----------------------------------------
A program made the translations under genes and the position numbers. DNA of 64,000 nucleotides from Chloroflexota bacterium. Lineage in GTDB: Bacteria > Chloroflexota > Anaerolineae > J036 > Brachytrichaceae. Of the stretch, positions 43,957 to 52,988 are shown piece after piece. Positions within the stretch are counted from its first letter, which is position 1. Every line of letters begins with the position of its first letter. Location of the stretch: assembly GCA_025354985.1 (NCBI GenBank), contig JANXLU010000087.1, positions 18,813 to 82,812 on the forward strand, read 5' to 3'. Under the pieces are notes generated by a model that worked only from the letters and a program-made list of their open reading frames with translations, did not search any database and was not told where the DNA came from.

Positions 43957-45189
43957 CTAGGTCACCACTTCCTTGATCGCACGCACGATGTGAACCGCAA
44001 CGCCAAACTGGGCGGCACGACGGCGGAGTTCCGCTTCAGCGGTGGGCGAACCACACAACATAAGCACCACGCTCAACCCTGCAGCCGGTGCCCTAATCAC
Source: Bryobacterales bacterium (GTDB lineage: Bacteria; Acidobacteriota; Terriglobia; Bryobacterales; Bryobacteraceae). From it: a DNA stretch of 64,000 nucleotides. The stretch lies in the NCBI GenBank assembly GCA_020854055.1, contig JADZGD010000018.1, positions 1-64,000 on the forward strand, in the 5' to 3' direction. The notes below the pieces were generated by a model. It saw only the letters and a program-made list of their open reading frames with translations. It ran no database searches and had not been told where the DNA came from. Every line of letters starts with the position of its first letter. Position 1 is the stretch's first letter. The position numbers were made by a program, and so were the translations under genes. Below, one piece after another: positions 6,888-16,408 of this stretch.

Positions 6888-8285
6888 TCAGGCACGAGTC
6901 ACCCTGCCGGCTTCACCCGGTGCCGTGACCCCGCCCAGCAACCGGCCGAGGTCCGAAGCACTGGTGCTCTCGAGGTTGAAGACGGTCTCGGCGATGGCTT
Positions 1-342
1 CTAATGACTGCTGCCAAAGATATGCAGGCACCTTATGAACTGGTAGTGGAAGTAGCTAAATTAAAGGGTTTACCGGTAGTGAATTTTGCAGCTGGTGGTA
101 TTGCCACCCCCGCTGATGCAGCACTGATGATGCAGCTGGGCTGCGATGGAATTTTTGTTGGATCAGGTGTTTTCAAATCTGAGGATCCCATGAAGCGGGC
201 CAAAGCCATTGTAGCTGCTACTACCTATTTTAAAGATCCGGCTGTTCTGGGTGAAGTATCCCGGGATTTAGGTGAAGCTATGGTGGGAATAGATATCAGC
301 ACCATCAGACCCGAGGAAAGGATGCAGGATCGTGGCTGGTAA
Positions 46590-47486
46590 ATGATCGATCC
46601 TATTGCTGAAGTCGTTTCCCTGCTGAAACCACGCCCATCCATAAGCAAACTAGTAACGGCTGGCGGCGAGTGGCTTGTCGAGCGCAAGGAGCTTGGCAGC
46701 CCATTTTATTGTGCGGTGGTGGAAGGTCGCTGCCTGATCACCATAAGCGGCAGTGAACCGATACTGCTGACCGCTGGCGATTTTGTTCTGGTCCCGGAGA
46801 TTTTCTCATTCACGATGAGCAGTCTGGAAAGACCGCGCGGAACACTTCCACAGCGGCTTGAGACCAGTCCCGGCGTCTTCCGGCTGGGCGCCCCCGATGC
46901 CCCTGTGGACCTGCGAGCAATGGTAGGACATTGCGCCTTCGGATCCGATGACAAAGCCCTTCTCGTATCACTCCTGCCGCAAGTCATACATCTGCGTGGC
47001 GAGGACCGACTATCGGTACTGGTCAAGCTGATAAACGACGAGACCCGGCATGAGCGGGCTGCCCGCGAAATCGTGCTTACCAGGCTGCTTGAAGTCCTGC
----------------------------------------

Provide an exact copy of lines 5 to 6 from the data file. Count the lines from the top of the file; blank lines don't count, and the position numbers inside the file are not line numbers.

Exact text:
Source: Bryobacterales bacterium (GTDB lineage: Bacteria; Acidobacteriota; Terriglobia; Bryobacterales; Bryobacteraceae). From it: a DNA stretch of 64,000 nucleotides. The stretch lies in the NCBI GenBank assembly GCA_020854055.1, contig JADZGD010000018.1, positions 1-64,000 on the forward strand, in the 5' to 3' direction. The notes below the pieces were generated by a model. It saw only the letters and a program-made list of their open reading frames with translations. It ran no database searches and had not been told where the DNA came from. Every line of letters starts with the position of its first letter. Position 1 is the stretch's first letter. The position numbers were made by a program, and so were the translations under genes. Below, one piece after another: positions 6,888-16,408 of this stretch.

Positions 6888-8285